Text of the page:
René Champagne’s interest in how cultures adapt to environmental or political changes earned him this year’s Jefferson Caffery Research Award at the University of Louisiana at Lafayette.
Champagne won the Caffery Award for his research paper “Cajuns, Creoles, and the Impact of Americanization on Ethnic Identity in Louisiana.” The paper examines the evolution of race and ethnicity as a result of factors such as assimilation, and the resulting impact on cultural identity.
Champagne is a senior double majoring in French and Francophone studies and in anthropology.
The Caffery Award recognizes scholarly research by students who use primary source materials archived in Special Collections at UL Lafayette’s Edith Garland Dupré Library. Dupré Library and the University Library Committee administer the competition.
The almost two dozen sources Champagne relied on for his award-winning paper range from the Louisiana Office of Cultural Development and The New York Times, to the U.S. Census Bureau and the Journal of Anthropological Research.
The references don’t mention, however, a source of another kind – inspiration. That would be tiny Galliano, La., where Champagne was born and grew up. The unincorporated community of several thousand people sits near the Gulf of Mexico in Lafourche Parish.
It’s a place where French is still spoken, but not as often as it once was; where large shrimp trawlers can be seen lining banks of the same Bayou Lafourche traveled a century ago almost exclusively by pirogues; and where erosion and hurricanes are carving away at the coastline.
It’s the sort of place that, in Champagne’s case, shaped a lifelong fascination with “monitoring cultural changes that have been created by outside influences.”
“The culture is still very present, but south Louisiana in general is decreasing rapidly in terms of both culture and land – which is so strongly tied to culture – and that’s a huge interest to me,” he said.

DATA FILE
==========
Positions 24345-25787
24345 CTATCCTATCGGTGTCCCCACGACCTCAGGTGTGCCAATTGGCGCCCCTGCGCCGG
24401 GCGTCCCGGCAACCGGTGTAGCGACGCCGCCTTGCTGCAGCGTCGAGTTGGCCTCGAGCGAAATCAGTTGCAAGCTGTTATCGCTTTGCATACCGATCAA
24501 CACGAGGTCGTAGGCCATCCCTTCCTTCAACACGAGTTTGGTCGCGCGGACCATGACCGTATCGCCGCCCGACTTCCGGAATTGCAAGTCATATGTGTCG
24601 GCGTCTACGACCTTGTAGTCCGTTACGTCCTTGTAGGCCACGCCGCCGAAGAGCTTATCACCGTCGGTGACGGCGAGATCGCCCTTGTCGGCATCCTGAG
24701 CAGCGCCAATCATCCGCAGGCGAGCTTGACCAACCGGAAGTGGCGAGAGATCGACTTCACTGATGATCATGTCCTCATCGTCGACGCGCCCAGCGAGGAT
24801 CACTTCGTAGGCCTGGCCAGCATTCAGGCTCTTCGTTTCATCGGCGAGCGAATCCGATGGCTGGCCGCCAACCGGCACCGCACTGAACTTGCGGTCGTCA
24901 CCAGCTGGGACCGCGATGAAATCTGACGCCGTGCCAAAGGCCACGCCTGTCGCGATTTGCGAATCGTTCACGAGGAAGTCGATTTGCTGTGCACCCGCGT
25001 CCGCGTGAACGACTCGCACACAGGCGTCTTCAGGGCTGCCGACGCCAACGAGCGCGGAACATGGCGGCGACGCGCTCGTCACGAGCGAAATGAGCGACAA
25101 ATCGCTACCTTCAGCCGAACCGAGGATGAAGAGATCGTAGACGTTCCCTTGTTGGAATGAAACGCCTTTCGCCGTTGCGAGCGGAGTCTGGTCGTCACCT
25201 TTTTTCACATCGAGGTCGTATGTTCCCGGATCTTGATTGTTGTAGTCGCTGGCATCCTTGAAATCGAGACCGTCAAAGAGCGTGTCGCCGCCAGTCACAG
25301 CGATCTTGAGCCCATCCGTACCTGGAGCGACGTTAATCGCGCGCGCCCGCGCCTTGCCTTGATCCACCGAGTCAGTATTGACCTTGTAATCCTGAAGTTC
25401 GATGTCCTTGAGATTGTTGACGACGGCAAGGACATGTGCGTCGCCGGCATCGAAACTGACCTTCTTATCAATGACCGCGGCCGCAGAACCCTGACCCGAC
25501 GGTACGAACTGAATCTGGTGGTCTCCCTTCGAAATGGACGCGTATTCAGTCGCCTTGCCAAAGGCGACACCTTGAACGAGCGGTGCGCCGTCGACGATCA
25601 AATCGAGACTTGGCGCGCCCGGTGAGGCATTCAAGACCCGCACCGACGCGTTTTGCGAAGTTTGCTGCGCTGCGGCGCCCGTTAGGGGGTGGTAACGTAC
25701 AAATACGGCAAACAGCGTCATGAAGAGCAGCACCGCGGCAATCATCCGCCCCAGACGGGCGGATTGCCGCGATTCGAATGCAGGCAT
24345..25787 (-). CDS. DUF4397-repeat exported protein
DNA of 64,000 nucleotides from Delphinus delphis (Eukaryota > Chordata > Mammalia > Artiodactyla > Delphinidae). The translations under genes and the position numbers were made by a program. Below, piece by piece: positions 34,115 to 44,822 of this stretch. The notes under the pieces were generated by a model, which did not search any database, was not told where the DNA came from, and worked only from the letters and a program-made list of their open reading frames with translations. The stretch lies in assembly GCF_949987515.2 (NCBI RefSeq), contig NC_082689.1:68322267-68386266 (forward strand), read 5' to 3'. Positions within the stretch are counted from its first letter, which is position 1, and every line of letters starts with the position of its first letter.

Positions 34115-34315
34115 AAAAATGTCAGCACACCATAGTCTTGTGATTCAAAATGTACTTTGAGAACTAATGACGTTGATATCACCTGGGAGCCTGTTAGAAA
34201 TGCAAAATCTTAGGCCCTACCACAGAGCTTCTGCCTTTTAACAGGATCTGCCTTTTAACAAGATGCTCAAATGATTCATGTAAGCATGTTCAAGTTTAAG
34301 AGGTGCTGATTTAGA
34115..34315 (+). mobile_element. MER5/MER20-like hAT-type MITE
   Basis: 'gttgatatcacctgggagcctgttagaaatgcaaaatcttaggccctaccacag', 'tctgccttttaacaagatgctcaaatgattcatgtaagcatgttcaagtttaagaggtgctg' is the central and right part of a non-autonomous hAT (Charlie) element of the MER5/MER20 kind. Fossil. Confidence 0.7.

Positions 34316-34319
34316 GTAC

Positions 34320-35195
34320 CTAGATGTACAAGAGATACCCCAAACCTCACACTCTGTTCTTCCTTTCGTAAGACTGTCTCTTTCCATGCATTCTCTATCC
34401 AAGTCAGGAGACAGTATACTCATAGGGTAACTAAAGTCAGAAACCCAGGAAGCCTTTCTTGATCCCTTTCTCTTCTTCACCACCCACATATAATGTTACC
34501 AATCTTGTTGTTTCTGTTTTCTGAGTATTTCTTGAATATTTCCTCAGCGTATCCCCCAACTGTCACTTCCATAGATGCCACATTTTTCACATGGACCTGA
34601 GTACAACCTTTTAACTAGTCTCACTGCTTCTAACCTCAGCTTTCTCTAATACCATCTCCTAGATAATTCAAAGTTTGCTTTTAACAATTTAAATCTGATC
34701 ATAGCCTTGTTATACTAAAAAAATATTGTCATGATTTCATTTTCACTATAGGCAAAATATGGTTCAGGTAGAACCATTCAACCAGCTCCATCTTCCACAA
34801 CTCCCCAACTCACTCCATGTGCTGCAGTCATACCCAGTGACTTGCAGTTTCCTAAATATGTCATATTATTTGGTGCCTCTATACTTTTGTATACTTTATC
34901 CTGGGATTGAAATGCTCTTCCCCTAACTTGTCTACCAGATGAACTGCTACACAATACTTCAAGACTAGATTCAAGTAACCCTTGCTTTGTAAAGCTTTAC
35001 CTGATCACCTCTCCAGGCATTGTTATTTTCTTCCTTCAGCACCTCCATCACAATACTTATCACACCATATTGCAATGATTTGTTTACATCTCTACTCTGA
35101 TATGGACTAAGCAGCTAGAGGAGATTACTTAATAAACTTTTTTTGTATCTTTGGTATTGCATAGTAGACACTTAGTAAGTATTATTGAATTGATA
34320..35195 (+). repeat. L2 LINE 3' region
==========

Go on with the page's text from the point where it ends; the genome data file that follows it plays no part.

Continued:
His curiosity casts a wide net – language, customs and traditions, hurricanes, land loss, and ways in which holidays are celebrated during a pandemic.
Champagne, who anticipates graduating in Fall 2021, is reviewing graduate schools. He plans to earn a master’s degree in anthropology; the field involves the scientific study of people, including their evolution, behavior and environments.
He then intends to earn a doctoral degree in anthropology, and envisions working as a researcher at a university.
“I want to observe culture that has been impacted by outside sources – the environment, political changes, an economic recession – and monitor changes and methods that can be used to mitigate or to adapt,” he explained.
Ambassador Jefferson Caffery and his wife Gertrude established the research award in 1967. A $500 prize accompanies the award.
Caffery was a member of the first class to enter Southwestern Louisiana Industrial Institute, now UL Lafayette, in 1901. He served as an American diplomat for 44 years. His postings took him to 12 foreign countries on five continents.
The library’s Jefferson Caffery Louisiana Room is named in the diplomat’s honor.
Learn more about the Jefferson Caffery Research Award.
Photo caption: René Champagne is the winner of this year’s Jefferson Caffery Research Award. The prize’s namesake is at right. (Photo at left courtesy of René Champagne. Photo at right is courtesy of Special Collections at UL Lafayette).